There is a tourist office at 16 Calle Masones, they can provide a town map and a city map for Leon. Mansilla was a Roman settlement and town, on the banks of the River Esla, which is noticeable from the town plan with its east-west / north-south streets.
The town’s connection to Mules is an English language mistake, however, it was known for its cattle and horse markets from the 10th century, shortly after it was taken from the Moors and repopulated.
The two Camino routes enter the town at different points, the Camino Real, (Road Route), enters via the south gate, Puerta de Santiago, which has lost its arch; the Roman Road route enters via the east gate, Arco de los Concepcion, which is the only town entrance with an intact arch.
Much of the original town walls, (built by Fernando II of Leon in the 12th century), are intact and at some point you can walk along them for great views.
The parish Church of Santa Maria is 18th century, however inside the church there is a 13th century Christ originally from the Cathedral in Leon.
The retablo illustrates both Baroque and Renaissance elements arranged in an unusual circular fashion. The church also has a small museum that contains various statues, one of San Roque as a pilgrim.
The 14th century Church of San Martin was a ruin, however, parts of the original walls have been incorporated in the new building the Casa de Cultura.
If you decide to have a rest day in Mansilla nearby, about 10 km (6 mi) north, is located the best preserve red Mozarabic monastery in Spain. It is believed that Alfonso III built the monastery for monks fleeing persecution, however, a Latin plaque at the building suggests the monks built the monastery.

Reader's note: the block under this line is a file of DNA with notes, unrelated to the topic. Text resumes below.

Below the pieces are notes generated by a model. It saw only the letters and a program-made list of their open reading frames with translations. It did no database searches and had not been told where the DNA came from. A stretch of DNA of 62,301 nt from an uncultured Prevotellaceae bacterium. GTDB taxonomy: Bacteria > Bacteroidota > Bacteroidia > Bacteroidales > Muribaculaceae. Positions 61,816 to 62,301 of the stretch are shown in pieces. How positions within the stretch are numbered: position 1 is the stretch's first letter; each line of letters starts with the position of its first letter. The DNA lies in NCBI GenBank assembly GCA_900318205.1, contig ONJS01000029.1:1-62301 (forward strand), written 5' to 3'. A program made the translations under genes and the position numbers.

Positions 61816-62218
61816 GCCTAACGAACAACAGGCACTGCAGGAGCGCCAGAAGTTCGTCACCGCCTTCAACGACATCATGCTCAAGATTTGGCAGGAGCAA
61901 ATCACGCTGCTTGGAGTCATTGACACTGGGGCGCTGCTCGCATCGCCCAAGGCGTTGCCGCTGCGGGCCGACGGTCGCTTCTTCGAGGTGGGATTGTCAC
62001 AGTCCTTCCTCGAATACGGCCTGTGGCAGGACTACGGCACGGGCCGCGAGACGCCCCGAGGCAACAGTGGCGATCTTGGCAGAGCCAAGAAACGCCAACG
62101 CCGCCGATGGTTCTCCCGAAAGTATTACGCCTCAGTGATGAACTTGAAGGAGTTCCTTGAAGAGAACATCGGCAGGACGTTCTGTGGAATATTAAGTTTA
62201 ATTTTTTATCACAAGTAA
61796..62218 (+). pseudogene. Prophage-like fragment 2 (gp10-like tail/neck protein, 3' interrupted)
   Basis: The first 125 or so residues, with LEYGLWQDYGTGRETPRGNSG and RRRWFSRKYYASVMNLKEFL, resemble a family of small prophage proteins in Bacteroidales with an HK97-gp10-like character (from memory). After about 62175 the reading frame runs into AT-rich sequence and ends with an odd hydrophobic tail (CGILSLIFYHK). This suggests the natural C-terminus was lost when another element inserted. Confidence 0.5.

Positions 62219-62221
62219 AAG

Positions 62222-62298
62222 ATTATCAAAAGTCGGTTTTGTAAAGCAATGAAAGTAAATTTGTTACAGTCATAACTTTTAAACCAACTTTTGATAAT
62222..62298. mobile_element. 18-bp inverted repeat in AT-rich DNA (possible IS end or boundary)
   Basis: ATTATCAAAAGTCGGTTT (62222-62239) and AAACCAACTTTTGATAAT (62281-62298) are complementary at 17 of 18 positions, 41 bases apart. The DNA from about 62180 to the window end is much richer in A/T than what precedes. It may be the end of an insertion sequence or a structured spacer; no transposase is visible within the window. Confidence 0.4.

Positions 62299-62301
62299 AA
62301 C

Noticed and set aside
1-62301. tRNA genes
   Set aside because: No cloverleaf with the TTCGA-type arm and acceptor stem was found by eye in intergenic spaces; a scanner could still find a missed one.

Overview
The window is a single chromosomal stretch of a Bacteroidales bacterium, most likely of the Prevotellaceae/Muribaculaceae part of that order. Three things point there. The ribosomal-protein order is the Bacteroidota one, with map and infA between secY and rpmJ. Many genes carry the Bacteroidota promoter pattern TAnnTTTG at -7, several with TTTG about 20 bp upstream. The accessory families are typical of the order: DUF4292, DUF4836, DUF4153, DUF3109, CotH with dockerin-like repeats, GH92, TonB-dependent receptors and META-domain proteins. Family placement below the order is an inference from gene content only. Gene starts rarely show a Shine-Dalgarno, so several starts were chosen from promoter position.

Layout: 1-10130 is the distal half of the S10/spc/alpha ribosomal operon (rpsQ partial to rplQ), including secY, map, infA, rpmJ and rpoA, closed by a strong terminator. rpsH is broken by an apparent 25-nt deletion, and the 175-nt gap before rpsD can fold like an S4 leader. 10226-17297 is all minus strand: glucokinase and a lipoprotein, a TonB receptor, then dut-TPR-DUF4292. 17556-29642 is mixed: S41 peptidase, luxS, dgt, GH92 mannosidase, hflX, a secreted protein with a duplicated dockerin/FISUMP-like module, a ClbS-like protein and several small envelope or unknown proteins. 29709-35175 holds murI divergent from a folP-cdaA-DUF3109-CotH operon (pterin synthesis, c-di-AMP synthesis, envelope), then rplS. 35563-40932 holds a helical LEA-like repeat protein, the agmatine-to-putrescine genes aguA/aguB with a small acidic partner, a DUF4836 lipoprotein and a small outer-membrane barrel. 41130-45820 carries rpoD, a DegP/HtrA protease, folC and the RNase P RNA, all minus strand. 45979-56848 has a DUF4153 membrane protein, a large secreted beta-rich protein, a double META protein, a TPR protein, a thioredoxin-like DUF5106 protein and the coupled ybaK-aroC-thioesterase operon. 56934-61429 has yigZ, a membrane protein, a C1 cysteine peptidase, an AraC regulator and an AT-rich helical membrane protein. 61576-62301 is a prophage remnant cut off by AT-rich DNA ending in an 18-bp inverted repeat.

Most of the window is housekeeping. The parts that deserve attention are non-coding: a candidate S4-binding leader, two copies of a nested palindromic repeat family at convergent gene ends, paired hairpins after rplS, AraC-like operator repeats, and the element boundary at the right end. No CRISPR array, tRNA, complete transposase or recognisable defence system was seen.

Today’s Walk: 18.2 km (11.3 mi)
The Camino leads out of Mansilla by way of a medieval bridge over the River Elsa and then leads onto a dirt track that once again runs alongside the N120. The route will hug the N120 until Leon. The walking today is easy with only one small rise and fall between Arcahueja and Leon.
As the day passes it will become obvious that you are closing on another major city, the last major city until Santiago, though Ponferrada is a very large town which you will pass through within the next few days.
There are many villages and places to stop for food and coffee all day with fairly short distances between the villages. It is worthwhile getting into Leon early and leaving your rucksack in a hostel or Albergue and exploring.
There is a major youth hostel beside the main pilgrim’s albergue. This is a better place to stay if you want time to get out and see Leon.
The Convent Santa Maria, another albergue, closes at 10 pm and will lock their doors and not allow pilgrims entry after that time. I had one pilgrim that could not gain entry to the albergue sleep on the floor in my room at the youth hostel.
Leon is one of Spain’s most beautiful cities, it is a great place to take a day off and explore all it has to offer.
Villamoros de Mansilla
4.1km (2.5 mi), water, bar
A small straggling village of little distinction. Towards the of the village on the route, (right side), there is a bakery, which is convenient if you do not want to go off the route and into the village – Panaderia.